As an initial matter, the 7-judge Decision draws a distinction between admissibility of an agreement as evidence in legal proceedings, on the one hand, and its validity or enforceability, on the other. It clarifies that an agreement may be valid, but inadmissible in evidence and vice versa. The Supreme Court gave an example of a non-compete agreement that is void under Section 27 of the Indian Contract Act, 1872, but its voidness will not impact its admissibility in evidence if a party attempts to enforce it against the other party.

After carrying out a detailed analysis of Section 35 of the Stamp Act, the Supreme Court concludes that the payment of stamp duty is a curable defect and the non-stamping or insufficient stamping of an agreement does not result in the agreement being rendered void or invalid, but only inadmissible in evidence, until the deficient stamp duty is paid.

Legislative intent

The 7-judge Decision traces the legislative intent behind enactment of the Stamp Act and the Arbitration Act. It observes that the Stamp Act is a mandatory fiscal legislation, intended to generate revenue for the government. On the other hand, the Arbitration Act aims to encourage the speedy, efficient and binding resolution of disputes with minimum supervisory role of courts. After reviewing the legislative intent, the Supreme Court holds that the Arbitration Act will have primacy over the Stamp Act in the context of arbitration agreements for two reasons: (i) the Arbitration Act is a special law applicable to a specific category of agreements, i.e., arbitration agreements, while the Stamp Act is a general law applicable to all instruments; (ii) the legislature was aware of the provisions of the Stamp Act when the Arbitration Act was enacted.

The 7-judge Decision also considers the statement of objects and reasons of the Arbitration and Conciliation (Amendment) Act, 2015, which stipulated that, at the stage of appointment of an arbitrator, a court should examine the existence of a prima facie arbitration agreement and “not other issues”. The Supreme Court observes that “other issues” would include impounding of a deficiently stamped agreement by a Referral Court.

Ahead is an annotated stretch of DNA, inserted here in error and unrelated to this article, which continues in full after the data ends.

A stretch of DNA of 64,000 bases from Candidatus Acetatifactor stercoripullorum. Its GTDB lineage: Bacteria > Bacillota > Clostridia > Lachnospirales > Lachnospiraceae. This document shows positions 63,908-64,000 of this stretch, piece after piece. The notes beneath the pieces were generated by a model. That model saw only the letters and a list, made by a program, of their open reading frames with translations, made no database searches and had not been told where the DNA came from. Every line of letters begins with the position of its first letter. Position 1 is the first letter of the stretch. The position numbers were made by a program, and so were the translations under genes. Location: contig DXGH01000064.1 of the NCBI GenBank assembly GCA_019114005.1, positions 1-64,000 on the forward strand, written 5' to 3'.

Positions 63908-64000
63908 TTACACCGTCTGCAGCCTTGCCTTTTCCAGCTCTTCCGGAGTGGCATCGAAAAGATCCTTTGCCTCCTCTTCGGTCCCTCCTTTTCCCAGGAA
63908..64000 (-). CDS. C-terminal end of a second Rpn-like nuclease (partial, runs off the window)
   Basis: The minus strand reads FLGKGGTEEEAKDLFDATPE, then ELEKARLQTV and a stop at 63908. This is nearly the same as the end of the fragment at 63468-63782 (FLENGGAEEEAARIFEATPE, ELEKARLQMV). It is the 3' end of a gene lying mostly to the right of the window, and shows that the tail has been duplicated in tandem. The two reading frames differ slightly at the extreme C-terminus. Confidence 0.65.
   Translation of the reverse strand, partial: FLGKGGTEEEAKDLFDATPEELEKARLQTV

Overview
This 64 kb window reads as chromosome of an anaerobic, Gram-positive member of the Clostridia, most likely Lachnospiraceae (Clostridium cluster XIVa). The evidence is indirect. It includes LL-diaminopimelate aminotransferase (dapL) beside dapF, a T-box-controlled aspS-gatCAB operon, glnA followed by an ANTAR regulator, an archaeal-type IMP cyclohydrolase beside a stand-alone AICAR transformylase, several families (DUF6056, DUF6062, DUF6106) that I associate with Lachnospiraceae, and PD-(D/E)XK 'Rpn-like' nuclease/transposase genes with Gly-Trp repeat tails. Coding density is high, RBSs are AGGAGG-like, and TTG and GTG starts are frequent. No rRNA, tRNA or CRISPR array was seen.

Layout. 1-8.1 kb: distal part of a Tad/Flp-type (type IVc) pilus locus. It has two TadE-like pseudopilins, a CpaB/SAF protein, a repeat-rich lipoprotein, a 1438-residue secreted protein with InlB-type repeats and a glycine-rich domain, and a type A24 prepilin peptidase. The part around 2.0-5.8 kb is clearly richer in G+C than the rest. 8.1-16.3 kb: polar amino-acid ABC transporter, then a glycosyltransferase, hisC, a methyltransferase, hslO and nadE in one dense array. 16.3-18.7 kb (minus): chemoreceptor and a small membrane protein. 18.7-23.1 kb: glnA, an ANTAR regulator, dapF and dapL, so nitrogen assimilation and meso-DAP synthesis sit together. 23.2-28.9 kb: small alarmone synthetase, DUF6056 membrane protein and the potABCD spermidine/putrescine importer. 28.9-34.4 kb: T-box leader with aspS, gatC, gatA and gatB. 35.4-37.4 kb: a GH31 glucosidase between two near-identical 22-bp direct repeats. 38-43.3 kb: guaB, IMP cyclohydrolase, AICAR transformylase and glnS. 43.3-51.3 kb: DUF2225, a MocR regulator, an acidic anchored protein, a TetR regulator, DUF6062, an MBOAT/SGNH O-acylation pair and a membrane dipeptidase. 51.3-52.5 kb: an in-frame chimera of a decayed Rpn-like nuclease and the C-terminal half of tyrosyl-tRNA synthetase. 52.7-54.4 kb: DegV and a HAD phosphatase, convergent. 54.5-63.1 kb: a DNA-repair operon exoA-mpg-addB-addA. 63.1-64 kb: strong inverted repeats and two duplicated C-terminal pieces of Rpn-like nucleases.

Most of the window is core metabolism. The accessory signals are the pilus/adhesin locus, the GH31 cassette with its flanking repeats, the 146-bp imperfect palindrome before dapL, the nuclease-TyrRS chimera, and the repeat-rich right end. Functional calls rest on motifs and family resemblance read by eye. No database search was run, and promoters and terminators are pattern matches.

Finally, the 7-judge Decision stresses on the importance of the non-obstante clause in Section 5 of the Arbitration Act to conclude that the provisions of the Arbitration Act would take precedence over any other law. Accordingly, the Supreme Court holds that a Referral Court is not required to examine the validity of the arbitration agreement. It is limited to making a prima facie determination of the existence of an arbitration agreement at the stage of reference to arbitration or appointment of an arbitrator, or even at the stage of granting interim relief under Section 9 of the Arbitration Act.

Principle of severability

The 7-judge Decision recognizes that the severability principle serves two distinct purposes. First, it treats an agreement to arbitrate disputes as separate from its underlying contract. Second, it permits challenges to the arbitration agreement as distinct from challenges to the underlying contract. In the 7-judge Decision, the Supreme Court analyzed the treatment of this principle across other jurisdictions as well and concluded that:

  • The principle of severability contained in Section 16 of the Arbitration Act captures the general rule on the substantive independence of an arbitration agreement;
  • Parties to an arbitration agreement mutually intend to confer jurisdiction on the arbitrator to determine questions of both jurisdiction and substantive disputes;